The assembly member 4 (FIGS. 5, 6 and 7) corresponding to curve HI corresponds to a preferred form of this invention because it prevents any relative rotation between the bars assembled together whatever be the values of the expansions. In the embodiment illustrated by the drawings, the cross-section of this assembly member is formed by portions of two conjugate equilateral hyperbolas 9 and 10 corresponding respectively to values +1 and 1 of constant K and by straight lines perpendicular to axes 11 and 12 (corresponding respectively to axes Ox and Oy). The provision of an hyperbola 10 conjugate with hyperbola 9 is necessary in order to avoid sliding displacements parallel to axis 7 (corresponding to OX).

A housing 13 corresponding to said assembly member 4 is provided in each of the bars to be assembled together so that each asymptote 11 and 12 (FIG. of the equilateral hyperbolas is parallel to the direction of extrusion of one of the bars and perpendicular to the direction of extrusion of the other.

Between the ends of the branches of the assembly member and those of the housings, a relatively large interval is provided because, at these points, it is not possible to have a constant play due to the asymptotic nature of the branches of hyperbolas.

FIGS. 6 and 7 show the arrangement of the assembly member 4 in the bars 14 and 15, the lines of extrusion of said bars being shown respectively at I and K.

The assembly member 5 of FIG. 8 corresponds to the curve V and is in the form of a rectangilar parallelepipedon. Its sides are at 45 with respect to the lines of extrusion G of said assembly member.

This assembly member 5 is similar to the conventional key members above described, but it has not the disadvantages thereof. Its operation is intermediate between that of the key member the play of which in slot 6 decreases and that of the key member the play of which in slot 6 increases with the Wigner effect.

This slot 6 is cut at 45 to the lines of extrusion H of bar 1.

The assembly member 4 shown by FIG. 9 has a crosssection corresponding to the curve VI of FIG. 4, this crosssection being an ellipse. Said assembly member 4 is in the form of a cylinder the axis 17 of which is perpendicular to the plane along which the bars to be assembled are juxtaposed to each other. The main axes of the elliptical cross-section of said member 4 make an angle equal to 45 with the directions of extrusion I and K of the bars 14 and 15 to be assembled together. The direction of extrusion H of the assembly member 4 is at right angles to the direction of extrusion K of bar 14.

In the embodiment of FIGS. to 12, the assembly member includes, in addition to portion 4 (in the form of an elliptical cylinder) and integral therewith, a cylindrical portion 16 of circular cross-section the axis 18 of which coincides with the axis 17 of portion 4. The direction of extrusion of this composite assembly member 4, 16, is parallel to the direction of extrusion J of bar 15 in which the portion 16 of the assembly member is housed.

Such an arrangement permits slight rotations between the two bars assembled together, which may be useful in some cases.

Of course, the assembly member above described may be provided with a portion integral therewith and in the form of a body of revolution or of a sliding key, to ensure a constant play assembly.

In a general manner, while I have, in the above description, disclosed what I deem to be practical and efficient embodiments of my invention, it should, be well understood that I do not wish to be limited thereto as there might be changes made in the arrangement, disposition and form of the parts without departing from the principle of the present invention as comprehended within the scope of the accompanying claims.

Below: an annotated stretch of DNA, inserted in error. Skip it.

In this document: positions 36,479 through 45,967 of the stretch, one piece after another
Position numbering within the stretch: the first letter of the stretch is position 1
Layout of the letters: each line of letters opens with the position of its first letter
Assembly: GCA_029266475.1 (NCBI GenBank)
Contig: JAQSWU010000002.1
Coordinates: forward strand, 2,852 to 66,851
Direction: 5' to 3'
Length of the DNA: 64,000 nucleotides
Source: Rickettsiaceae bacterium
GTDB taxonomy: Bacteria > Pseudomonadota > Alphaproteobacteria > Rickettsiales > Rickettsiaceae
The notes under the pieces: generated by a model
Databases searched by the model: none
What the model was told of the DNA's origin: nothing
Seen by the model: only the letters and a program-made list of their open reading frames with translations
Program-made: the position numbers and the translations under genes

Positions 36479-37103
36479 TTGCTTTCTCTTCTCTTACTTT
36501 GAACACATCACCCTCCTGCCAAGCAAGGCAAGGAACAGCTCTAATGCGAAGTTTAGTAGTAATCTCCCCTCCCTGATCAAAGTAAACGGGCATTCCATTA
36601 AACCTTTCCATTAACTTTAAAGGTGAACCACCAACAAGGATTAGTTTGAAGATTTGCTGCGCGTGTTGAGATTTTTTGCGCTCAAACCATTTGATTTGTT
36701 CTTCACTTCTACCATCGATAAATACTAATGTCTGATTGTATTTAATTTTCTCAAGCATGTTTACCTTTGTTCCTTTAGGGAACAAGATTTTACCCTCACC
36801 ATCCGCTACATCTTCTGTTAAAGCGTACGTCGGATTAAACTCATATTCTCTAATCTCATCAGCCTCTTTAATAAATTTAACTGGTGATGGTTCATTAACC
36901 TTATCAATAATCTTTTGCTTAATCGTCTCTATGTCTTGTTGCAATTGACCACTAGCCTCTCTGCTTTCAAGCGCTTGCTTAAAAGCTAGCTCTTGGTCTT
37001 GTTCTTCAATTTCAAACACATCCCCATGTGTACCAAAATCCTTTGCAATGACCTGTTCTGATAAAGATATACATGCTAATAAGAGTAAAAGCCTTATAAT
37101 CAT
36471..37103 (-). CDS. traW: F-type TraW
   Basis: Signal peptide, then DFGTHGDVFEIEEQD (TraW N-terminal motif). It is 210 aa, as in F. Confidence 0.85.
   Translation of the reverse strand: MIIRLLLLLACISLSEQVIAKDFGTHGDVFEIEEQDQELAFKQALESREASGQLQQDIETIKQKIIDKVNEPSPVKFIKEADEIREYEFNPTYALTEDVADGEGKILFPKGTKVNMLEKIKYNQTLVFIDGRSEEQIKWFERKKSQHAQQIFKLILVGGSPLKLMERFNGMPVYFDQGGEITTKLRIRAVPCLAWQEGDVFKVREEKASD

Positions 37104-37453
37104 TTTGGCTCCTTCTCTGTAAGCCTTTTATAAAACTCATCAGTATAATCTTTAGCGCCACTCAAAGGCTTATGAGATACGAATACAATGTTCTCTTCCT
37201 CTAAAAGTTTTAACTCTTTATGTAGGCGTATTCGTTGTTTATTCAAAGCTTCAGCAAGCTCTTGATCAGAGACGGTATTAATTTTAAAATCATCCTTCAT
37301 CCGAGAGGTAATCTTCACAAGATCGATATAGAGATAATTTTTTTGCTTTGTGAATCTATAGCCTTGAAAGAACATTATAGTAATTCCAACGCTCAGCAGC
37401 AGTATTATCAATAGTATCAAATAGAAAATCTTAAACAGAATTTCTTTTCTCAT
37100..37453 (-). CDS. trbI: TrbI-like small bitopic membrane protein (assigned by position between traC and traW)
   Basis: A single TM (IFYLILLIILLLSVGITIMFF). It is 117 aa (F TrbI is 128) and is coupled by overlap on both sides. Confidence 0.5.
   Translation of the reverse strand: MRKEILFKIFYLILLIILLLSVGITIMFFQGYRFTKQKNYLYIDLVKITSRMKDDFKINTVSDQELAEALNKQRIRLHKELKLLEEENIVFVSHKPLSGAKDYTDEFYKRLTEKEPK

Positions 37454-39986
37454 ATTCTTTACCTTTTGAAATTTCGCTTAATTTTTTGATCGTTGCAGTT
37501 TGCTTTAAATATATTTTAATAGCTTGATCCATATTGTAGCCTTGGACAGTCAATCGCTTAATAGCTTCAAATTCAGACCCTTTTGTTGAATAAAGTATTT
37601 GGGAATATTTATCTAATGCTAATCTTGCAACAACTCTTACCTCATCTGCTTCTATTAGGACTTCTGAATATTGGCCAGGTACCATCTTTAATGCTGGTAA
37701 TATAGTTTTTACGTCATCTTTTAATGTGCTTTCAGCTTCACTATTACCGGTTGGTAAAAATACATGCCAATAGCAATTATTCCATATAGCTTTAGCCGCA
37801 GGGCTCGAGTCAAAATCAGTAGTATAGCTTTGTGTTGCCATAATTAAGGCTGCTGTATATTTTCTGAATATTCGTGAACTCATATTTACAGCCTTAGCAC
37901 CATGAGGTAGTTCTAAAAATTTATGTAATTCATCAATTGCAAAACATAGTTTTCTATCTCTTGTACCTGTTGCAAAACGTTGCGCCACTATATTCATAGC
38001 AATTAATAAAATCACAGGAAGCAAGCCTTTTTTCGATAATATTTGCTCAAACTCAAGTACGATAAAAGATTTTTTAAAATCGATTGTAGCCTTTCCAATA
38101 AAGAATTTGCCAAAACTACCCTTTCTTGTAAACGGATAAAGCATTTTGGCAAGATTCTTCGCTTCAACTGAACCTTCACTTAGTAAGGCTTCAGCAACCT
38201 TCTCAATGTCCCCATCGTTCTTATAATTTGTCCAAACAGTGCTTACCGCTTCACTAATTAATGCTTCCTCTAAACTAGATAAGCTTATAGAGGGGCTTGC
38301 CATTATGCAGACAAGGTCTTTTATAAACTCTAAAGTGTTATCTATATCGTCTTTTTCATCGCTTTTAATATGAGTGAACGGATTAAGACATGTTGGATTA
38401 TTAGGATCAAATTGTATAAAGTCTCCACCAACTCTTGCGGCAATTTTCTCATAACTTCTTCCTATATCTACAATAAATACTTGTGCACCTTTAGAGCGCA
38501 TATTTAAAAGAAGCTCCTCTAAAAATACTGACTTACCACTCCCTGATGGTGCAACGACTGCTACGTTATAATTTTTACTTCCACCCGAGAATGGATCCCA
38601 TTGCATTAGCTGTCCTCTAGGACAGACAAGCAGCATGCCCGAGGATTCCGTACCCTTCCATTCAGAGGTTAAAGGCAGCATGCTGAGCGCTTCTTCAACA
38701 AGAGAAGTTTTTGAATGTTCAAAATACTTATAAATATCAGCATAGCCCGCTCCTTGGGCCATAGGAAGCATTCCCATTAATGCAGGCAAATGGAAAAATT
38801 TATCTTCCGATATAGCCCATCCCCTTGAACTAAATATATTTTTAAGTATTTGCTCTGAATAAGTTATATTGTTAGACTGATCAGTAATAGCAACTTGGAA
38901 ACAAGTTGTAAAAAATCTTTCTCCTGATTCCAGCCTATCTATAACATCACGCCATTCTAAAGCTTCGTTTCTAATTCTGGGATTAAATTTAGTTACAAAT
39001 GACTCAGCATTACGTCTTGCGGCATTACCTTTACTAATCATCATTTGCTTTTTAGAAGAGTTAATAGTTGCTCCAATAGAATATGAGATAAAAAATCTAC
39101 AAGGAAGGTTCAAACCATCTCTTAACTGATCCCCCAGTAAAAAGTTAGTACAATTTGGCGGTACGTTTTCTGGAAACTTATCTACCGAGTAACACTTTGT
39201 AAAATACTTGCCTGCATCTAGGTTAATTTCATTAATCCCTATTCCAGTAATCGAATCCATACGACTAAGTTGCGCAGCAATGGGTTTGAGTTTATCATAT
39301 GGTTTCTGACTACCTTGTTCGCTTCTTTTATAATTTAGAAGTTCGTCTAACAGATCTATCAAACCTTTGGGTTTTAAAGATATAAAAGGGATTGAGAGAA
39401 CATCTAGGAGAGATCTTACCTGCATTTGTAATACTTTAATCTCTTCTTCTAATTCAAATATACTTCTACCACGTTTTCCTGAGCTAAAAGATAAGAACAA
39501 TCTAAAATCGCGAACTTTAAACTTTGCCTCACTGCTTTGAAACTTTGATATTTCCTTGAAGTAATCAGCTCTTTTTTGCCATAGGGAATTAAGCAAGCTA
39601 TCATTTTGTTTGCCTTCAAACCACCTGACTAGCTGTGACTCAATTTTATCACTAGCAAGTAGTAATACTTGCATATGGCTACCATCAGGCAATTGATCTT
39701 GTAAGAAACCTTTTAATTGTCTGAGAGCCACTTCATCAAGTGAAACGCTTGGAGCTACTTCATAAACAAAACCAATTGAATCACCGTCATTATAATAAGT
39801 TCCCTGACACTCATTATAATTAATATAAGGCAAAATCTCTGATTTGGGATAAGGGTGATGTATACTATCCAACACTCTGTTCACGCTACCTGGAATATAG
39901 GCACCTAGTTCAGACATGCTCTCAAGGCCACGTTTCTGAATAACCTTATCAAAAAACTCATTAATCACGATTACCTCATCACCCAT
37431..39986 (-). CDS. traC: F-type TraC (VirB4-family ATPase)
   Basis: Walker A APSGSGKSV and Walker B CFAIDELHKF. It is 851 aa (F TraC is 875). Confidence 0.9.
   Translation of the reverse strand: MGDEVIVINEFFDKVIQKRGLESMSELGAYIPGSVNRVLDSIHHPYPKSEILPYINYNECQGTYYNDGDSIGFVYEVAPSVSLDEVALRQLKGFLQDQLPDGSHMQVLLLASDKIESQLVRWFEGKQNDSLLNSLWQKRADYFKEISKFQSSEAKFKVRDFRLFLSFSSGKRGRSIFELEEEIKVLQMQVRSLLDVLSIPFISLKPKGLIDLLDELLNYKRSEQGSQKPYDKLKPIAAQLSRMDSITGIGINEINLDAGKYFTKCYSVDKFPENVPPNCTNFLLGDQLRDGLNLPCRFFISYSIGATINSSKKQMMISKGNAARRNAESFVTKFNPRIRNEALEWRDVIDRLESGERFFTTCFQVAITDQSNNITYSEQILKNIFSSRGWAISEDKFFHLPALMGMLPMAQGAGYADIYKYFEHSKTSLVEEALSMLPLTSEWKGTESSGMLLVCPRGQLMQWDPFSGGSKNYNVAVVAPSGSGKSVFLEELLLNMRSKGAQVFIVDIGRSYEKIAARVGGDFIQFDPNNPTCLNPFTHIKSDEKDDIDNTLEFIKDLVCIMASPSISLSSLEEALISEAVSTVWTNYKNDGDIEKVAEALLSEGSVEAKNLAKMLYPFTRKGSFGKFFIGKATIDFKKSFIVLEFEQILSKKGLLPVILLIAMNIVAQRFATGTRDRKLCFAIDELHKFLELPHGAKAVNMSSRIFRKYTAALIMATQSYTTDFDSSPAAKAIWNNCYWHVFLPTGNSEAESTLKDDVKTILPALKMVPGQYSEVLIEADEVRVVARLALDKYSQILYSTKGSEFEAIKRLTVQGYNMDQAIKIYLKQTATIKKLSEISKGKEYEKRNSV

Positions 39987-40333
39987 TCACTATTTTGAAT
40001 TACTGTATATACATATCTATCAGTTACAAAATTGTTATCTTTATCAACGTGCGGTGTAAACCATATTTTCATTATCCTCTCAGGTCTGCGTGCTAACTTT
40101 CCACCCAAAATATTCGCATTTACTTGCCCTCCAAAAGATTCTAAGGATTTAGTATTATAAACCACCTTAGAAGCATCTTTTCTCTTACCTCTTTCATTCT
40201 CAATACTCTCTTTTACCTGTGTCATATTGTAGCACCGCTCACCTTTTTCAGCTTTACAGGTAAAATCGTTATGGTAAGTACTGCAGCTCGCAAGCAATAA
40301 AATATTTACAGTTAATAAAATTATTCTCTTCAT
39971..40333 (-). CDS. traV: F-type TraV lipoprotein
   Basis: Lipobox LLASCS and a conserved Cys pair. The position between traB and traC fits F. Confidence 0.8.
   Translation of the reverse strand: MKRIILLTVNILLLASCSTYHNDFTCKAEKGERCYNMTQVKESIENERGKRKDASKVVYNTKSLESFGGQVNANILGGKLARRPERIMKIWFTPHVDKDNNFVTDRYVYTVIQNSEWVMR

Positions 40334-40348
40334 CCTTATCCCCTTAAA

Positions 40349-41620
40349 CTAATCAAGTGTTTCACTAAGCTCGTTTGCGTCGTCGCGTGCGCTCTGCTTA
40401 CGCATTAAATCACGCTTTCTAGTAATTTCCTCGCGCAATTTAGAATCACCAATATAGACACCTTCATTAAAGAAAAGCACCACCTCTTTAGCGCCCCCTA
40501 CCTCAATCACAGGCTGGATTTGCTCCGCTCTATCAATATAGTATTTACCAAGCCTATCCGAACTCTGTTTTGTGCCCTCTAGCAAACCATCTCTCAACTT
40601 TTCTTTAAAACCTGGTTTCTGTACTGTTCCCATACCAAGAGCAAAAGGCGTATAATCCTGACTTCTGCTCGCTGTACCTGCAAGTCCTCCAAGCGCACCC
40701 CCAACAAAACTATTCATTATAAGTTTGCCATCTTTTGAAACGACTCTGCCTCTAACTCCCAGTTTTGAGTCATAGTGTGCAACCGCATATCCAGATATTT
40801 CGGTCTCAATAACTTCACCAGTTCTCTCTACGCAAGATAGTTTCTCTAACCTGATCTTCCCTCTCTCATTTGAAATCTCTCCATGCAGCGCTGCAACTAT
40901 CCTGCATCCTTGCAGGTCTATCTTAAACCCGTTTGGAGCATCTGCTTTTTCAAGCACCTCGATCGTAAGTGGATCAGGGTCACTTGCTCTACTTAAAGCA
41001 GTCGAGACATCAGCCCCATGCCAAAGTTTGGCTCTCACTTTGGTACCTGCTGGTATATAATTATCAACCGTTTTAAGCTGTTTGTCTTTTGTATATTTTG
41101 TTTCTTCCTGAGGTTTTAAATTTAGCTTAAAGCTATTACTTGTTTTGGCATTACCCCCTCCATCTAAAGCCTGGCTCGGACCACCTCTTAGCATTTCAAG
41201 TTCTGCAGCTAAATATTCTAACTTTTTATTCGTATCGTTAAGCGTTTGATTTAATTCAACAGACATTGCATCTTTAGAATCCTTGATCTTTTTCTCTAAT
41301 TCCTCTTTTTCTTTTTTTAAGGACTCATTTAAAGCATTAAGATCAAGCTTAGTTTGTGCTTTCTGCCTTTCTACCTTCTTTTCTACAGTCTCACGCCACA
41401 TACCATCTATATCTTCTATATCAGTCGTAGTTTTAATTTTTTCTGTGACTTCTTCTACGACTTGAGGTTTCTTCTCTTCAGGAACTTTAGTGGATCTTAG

What I claim is:

1. An assembly system for nuclear reactor moderator structures which comprises, in combination, two extruded pieces resting upon each other, said pieces being made of materials having at least substantially identical anisotropic expansion characteristics, each of said pieces having three main axes of expansion orthogonal to one another, these three axes being Ox, Oy, Oz for one of the pieces and Ox, Oy, Oz for the other, these pieces being such that two of their main axes of expansion (respectively Ox and Oy for one of said pieces and Ox and Oy for the other) are located in two parallel planes, and that Ox is perpendicular to Ox and Oy to Oy', Ox being the direction of extrusion of one of said pieces and Ox the direction of extrusion for the other of said pieces, the piece the main axes of expansion of which are Ox, Oy and Oz being provided with a cylindrical recess extending in a direction parallel to axis Oz, an extruded assembly member made of a material having anisotropic expansion characteristics at least substantially identical to those of said pieces, the direction of extrusion of said member being at right angles to that of said last mentioned piece, at least a substantial portion of the surface of said member fitting against a portion of identical shape of the surface of said recess, said surface portions being in the form of a cylinder the generatrices of which are panallel to axis Oz and at least a substantial pontion of the crosssection of which consists of at least one curve given by the equation (l+r)X (lr) Y =K, OX and CY being the bisector-s of the angles made by Ox and Oy, K being a constant and r being equal to the ratio in which to is the small angle through which the pieces can be allowed to turn with respect to each other, for given conditions of deformation of said pieces and a and B are, for the same conditions, the coefiicients of expansion of the first piece along axes Ox and 0y respectively, and those of the second piece along axes Ox and 0 1' respectively, a being different from ,9, said assembly member including another portion connected to the piece the main axes of expansion of which are Ox, Oy' and Oz so as to be fixed with respect thereto in all directions perpendicular to axis Oz.